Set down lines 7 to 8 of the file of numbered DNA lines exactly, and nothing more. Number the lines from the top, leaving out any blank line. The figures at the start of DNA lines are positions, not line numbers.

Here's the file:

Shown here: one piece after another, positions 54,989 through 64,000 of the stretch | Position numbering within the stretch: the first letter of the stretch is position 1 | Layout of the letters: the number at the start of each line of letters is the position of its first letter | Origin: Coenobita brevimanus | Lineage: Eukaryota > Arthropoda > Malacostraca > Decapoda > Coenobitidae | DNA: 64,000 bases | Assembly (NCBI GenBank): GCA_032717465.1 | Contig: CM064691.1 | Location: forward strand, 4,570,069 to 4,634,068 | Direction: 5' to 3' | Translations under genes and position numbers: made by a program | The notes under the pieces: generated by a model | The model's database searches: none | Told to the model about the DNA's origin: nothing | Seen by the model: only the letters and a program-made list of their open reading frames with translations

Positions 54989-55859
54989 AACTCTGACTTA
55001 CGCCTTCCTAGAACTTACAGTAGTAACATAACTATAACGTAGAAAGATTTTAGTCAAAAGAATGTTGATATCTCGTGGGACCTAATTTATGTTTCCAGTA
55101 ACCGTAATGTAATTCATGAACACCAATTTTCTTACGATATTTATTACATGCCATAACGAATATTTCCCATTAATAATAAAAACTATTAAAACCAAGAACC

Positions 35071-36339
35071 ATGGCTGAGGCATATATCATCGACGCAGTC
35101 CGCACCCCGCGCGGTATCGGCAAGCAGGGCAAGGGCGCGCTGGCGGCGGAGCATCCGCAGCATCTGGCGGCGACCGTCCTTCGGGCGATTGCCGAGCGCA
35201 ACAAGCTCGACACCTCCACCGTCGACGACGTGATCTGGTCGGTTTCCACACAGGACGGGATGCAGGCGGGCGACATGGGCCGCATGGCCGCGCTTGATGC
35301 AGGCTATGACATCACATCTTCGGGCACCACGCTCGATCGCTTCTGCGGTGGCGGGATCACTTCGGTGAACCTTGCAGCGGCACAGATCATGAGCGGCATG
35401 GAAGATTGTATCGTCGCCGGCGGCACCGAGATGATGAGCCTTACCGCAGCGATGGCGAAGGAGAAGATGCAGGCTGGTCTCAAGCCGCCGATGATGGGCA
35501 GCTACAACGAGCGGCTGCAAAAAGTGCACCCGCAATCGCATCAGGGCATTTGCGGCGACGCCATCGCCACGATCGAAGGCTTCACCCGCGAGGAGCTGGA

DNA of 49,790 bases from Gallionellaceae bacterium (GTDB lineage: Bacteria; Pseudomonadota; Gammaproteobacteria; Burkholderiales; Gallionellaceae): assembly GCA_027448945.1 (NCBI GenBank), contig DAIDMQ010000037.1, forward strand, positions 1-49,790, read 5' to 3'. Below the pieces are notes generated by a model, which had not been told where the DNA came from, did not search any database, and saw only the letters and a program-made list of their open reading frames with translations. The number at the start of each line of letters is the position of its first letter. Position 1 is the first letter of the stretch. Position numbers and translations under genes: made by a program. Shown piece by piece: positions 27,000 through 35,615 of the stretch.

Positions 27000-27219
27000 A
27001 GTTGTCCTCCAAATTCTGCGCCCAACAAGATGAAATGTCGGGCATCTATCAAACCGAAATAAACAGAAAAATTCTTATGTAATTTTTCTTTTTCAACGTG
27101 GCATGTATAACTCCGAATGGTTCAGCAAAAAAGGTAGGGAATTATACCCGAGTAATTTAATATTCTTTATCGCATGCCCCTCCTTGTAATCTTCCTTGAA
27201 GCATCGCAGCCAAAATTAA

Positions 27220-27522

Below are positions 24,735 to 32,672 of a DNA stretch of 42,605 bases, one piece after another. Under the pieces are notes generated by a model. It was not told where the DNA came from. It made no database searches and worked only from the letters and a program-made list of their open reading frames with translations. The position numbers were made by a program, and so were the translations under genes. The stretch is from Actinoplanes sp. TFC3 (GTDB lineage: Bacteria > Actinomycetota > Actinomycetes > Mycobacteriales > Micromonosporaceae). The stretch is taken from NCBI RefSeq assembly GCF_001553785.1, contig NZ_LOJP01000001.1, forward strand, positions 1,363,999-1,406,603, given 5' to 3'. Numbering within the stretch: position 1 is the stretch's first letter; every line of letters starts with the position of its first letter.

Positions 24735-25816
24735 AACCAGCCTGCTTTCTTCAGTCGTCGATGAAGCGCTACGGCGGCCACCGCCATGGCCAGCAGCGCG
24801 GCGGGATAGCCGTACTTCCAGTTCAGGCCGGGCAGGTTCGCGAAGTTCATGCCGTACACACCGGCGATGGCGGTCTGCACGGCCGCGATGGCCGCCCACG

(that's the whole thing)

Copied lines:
35071 ATGGCTGAGGCATATATCATCGACGCAGTC
35101 CGCACCCCGCGCGGTATCGGCAAGCAGGGCAAGGGCGCGCTGGCGGCGGAGCATCCGCAGCATCTGGCGGCGACCGTCCTTCGGGCGATTGCCGAGCGCA